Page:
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Confluence Park’s new solar-powered pavilions collect rainwater and provide shade from the summer sun

Delightfully surprising green-roofed island home cascades down a rocky slope

June 25, 2018 by  
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Anchored to a pine-studded slope, the Bailer Hill house is designed to evoke a natural rock outcropping. Seattle-based Prentiss Balance Wickline Architects completed this cascading stack of timber-clad boxes in the San Juan Islands for a retired couple who wanted to feel at one with the surroundings. Faced with glazed sliding doors and topped with feathery green roof patios, the home blends in with the landscape and embraces it through panoramic views. Inspired by Prentiss Balance Wickline Architects’ previous projects, the clients sought out the firm to help replace the existing converted garage on their San Juan Islands property with a “delightfully surprising” home. The clients worked closely with the architects in a highly collaborative process that led to an unconventional and site-sensitive design carefully sited to mitigate the steep slope and to capture the incredible views. The 3,228-square-foot home, which is spread out across four levels, comprises an open living area, dining room and kitchen on the ground floor that is also linked to a reading room and rear office. The master suite is located on the basement level, while the guest room and studio are placed in the upper two volumes. “Looking out over expansive water views, this house is the expression of the clients’ desire to connect to both the immediate landscape and the view beyond,” the architects explained. “Cascading organically down the hill, the house remains firmly rooted to the earth even as it rises high above the ground. It is a complex form with a simple goal: capturing the beauty of this spectacular site.” Related: Green-roofed vacation home embraces old-growth trees in the San Juan Islands The stacked formation allowed the architects to create a series of grass-roofed patios accessible from large lift-slide doors. Each volume is carefully rotated to capture select views. Natural light pours into the interior through these large doors as well as through the clusters of small rectangular windows. + Prentiss Balance Wickline Architects Images by Eirik Johnson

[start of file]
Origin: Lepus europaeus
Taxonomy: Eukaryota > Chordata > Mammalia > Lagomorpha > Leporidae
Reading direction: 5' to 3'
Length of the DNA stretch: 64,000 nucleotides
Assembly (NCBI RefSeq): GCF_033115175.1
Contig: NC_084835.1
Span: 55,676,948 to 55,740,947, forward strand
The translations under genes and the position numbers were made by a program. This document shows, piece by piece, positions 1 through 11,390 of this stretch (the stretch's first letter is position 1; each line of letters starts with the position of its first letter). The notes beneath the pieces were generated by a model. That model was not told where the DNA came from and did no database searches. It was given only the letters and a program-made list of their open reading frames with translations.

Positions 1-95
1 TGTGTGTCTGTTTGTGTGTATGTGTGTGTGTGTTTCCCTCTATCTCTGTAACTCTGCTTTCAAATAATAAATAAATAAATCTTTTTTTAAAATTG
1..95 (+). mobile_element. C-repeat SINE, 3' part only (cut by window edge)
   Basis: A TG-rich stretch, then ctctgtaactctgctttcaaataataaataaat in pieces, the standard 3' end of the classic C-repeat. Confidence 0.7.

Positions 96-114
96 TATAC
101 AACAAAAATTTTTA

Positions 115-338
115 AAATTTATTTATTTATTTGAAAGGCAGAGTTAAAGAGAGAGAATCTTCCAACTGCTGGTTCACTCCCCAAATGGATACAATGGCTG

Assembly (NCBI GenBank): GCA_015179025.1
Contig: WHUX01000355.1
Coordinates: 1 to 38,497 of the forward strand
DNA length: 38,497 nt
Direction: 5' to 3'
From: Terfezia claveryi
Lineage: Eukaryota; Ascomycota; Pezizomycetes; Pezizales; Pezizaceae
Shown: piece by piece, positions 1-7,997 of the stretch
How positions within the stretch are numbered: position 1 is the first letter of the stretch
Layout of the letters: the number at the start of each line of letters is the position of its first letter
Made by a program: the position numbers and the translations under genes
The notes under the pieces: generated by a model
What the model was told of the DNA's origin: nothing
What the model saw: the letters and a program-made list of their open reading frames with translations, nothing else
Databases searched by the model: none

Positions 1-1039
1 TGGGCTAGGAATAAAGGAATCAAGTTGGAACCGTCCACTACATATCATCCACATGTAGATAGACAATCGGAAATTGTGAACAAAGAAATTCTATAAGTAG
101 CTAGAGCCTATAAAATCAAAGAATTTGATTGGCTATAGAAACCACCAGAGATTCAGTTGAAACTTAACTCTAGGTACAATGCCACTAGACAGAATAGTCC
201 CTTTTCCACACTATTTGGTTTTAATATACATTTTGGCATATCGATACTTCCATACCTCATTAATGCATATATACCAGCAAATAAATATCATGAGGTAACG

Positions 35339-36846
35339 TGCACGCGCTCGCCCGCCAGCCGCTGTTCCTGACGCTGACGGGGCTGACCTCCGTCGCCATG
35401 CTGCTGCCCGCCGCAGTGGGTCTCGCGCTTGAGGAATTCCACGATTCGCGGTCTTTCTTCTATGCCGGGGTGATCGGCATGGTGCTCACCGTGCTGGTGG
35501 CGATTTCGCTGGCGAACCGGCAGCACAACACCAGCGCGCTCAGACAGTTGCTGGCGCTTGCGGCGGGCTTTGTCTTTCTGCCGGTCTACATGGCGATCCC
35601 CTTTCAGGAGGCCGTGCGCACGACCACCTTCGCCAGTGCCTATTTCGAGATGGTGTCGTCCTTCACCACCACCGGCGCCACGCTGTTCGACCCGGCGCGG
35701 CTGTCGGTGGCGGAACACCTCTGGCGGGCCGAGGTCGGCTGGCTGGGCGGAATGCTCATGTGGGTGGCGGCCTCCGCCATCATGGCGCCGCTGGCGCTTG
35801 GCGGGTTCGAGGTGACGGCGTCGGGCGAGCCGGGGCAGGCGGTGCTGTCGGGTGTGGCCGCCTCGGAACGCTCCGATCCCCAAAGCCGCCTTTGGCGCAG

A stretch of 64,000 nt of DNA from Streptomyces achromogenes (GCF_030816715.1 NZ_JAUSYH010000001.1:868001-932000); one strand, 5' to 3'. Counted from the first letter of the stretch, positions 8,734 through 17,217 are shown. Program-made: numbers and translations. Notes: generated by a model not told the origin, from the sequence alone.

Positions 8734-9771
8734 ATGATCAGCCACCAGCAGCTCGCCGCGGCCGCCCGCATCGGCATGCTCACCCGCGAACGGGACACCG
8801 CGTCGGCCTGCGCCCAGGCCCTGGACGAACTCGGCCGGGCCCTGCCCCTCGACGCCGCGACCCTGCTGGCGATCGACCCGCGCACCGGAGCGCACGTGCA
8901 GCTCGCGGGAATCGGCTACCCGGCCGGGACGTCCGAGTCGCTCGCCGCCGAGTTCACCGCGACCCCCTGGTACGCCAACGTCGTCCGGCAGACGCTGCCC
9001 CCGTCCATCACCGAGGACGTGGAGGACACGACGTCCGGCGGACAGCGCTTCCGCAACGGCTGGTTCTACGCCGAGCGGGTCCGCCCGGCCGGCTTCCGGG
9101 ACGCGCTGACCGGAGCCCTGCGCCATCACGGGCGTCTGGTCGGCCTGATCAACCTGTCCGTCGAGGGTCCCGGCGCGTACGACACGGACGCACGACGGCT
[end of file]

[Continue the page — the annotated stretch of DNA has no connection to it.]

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Delightfully surprising green-roofed island home cascades down a rocky slope

Solar-powered mountain home is a sustainable prototype for Aspen development

June 22, 2018 by  
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Like in many places across the U.S., the real estate market is booming in Aspen , Colorado. And, as companies move in to replenish the dwindling housing inventory, one real estate developer hopes to provide a more sustainable alternative to the inevitable onslaught of cookie-cutter homes. Working in collaboration with San Francisco-based Aidlin Darling Design , the developer has completed a solar-powered dwelling that serves as a new energy-efficient prototype for speculative real estate in Aspen. Located on the steep slopes of Red Mountain, the Aspen Residence boasts spectacular panoramic views that overlook Aspen to the west and an undeveloped landscape to the south. The spacious home covers an area of 9,618 square feet and is oriented on a north-south axis to maximize views, preserve privacy, and optimize passive solar strategies. To tie the contemporary design to the landscape, the architects used local materials and long stone walls that anchor the space into the hillside and frame outdoor spaces that function as extensions of indoor living areas. “The client, a developer with an earnest desire to change the real estate paradigm in Aspen, desired a more sustainable, site-sensitive , and modern alternative to the usual developments,” explains Aidlin Darling Design. “The design challenges conventional notions of interior and exterior, absorbing the surrounding landscape.” Related: Solar-powered Colorado school houses a sun-soaked learning environment Sustainability is key to the design. The Aspen Residence’s rooftop is integrated with a 12.6 kW solar photovoltaic array as well as a green roof and solar hot water panels. The roof is also designed to slow and reduce stormwater runoff in conjunction with the on-site bio-retention pond. To reduce energy demands, the home is wrapped in closed cell spray foam insulation and punctuated with glazed windows and doors that let in natural light and promote natural ventilation. Moreover, energy-efficient radiant heating is built into the floor slabs and a heat recovery ventilation system recaptures heat from exhausted indoor air. + Aidlin Darling Design Images via Aidlin Darling Design

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Solar-powered mountain home is a sustainable prototype for Aspen development

Abandoned NYC warehouse is reinvented as LEED Gold-certified apartments

June 21, 2018 by